Palin dedicates legislative building

Late Judge Stewart remembered as legal scholar, war hero and Juneau legislator

Posted: Tuesday, May 19, 2009

Alaska's top political and judicial leaders met in front of the Alaska Capitol and Dimond Courthouse Monday to name a new legislative office building after Judge Thomas Stewart, who died Dec. 12, 2007.

Gov. Sarah Palin signed Senate Bill 29 during a ceremony held on the plaza near the Capitol, naming the former Scottish Rite Temple after Stewart, who she called an "exemplary Alaskan." It will now be called the Thomas B. Stewart Legislative Office Building.

Stewart was a war hero, receiving the Silver Star and other honors while serving with the famed 10th Mountain Division during World War II. He was also a member of the territorial House of Representatives, state Senate and served as secretary of the Constitutional Convention. He is considered one of the state's most highly regarded judges.

Chief Justice Dana Fabe called it fitting that such a building should be named after a man that each branch of government wanted to claim for its own.

"He understood the need for cooperation and collaboration between our three branches," she said.

The newly renovated Stewart Building is scheduled to open this fall.

Fellow Supreme Court Justice Walter "Bud" Carpeneti of Juneau thanked the Juneau legislative delegation for sponsoring the bill. The building will be a celebration of the life of a wonderful person, he said.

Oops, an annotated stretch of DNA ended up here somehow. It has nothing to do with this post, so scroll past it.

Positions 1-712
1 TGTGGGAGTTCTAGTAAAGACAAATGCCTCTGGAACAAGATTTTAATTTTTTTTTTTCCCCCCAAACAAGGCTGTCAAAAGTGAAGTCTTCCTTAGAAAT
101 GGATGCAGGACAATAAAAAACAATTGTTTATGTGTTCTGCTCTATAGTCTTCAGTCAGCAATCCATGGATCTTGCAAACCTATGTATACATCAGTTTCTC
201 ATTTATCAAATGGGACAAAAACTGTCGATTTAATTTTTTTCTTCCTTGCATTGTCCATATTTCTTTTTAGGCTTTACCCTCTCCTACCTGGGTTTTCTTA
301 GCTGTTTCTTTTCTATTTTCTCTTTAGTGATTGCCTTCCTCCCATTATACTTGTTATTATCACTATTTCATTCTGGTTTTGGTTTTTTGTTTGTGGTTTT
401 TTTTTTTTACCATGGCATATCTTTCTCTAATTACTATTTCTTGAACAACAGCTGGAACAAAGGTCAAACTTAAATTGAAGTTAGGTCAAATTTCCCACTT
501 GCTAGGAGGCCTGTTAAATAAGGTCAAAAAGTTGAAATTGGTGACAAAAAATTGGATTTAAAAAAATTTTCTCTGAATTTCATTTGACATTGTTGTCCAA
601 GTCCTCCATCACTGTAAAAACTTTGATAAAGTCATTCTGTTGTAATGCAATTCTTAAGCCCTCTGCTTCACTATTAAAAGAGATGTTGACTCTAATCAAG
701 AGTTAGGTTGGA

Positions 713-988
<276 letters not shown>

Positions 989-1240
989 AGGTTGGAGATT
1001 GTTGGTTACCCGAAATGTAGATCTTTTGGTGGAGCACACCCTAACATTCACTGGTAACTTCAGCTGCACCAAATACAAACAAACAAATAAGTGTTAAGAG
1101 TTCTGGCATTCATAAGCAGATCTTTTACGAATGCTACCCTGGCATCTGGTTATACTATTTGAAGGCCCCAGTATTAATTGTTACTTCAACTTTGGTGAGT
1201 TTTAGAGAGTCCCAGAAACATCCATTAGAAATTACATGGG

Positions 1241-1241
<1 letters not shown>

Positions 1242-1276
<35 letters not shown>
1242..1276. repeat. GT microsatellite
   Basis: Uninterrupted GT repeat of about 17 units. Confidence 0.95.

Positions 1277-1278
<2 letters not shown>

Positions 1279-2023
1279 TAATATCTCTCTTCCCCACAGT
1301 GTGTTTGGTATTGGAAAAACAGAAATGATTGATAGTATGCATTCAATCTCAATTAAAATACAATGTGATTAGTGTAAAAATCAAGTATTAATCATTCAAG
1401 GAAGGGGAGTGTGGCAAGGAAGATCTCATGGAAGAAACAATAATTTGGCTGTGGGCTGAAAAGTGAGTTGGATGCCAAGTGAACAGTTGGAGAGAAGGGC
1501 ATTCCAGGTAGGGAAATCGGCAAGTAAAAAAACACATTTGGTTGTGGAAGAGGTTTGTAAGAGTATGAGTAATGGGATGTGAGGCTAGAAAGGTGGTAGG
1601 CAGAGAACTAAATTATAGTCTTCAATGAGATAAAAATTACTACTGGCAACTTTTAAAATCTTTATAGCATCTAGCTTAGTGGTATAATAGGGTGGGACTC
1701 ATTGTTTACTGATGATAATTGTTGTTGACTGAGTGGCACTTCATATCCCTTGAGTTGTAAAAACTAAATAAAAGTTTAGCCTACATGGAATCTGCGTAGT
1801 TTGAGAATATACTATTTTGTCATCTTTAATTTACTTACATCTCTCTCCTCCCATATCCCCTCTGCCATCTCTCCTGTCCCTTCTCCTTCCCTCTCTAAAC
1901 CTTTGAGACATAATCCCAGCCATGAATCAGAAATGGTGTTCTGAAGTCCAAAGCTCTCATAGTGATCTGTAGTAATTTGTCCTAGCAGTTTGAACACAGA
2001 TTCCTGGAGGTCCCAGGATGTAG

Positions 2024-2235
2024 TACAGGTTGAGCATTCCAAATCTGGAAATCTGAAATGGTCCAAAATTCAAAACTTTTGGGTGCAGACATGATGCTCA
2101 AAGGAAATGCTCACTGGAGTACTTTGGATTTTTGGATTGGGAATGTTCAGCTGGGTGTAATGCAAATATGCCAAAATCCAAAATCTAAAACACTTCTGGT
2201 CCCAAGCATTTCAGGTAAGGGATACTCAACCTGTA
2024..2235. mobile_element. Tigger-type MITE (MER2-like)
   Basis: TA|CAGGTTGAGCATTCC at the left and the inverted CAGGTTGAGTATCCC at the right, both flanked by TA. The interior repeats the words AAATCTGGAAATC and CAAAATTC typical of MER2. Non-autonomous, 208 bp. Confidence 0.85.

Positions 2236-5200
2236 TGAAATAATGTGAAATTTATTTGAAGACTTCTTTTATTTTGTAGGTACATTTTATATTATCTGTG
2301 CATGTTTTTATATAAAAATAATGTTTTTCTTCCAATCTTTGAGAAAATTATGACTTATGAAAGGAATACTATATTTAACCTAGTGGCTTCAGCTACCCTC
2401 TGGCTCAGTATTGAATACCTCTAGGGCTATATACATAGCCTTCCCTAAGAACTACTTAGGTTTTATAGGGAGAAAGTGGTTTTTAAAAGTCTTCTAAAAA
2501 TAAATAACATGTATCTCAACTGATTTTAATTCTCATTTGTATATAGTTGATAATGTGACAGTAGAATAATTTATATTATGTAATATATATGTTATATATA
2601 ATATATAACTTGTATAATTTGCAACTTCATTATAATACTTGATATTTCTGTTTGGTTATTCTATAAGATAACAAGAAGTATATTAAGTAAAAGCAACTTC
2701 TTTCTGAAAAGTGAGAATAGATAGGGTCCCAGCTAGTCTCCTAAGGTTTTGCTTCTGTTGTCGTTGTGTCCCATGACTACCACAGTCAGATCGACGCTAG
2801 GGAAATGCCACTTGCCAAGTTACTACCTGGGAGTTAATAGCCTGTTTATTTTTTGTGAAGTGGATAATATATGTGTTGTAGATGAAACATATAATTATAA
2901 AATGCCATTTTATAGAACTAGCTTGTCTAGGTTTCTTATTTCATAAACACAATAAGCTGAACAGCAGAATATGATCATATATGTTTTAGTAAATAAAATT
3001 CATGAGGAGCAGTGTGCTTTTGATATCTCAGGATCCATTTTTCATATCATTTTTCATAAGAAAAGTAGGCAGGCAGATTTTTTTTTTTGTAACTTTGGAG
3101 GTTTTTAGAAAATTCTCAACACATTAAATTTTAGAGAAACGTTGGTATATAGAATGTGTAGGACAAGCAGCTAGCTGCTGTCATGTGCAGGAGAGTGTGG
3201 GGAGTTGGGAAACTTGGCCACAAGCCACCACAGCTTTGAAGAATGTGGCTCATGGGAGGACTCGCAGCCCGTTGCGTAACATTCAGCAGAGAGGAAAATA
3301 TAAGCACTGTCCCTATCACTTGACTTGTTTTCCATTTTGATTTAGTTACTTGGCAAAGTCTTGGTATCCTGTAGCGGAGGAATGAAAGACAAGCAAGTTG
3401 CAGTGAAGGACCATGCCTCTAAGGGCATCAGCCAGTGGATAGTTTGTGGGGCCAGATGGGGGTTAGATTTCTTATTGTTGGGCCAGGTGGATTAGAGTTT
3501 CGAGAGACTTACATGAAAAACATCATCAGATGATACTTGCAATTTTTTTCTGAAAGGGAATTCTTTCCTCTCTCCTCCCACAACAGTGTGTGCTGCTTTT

One of Stewart's children, Caleb Stewart of Juneau, thanked the governor and the Legislature, represented on the sunny but chilly plaza by Sen. Dennis Egan and Rep. Beth Kerttula, both Juneau Democrats.

Stewart said he and his family appreciated the honor, but that his father wouldn't have wanted all of the attention.

"Dad would kill us right now," he said with a grin.

Naming the building will help keep alive the ideals Judge Stewart lived in his life, Caleb Stewart said.

"It's all about the people who are still with us, and the people yet to come," he said.

Looking around at the dozens of people gathered for the bill signing, Stewart said his dad would have not sought the honors others wanted to give him.

"He'd say, 'Oh, that's not necessary.'"

• Contact reporter Pat Forgey at 523-2250 or

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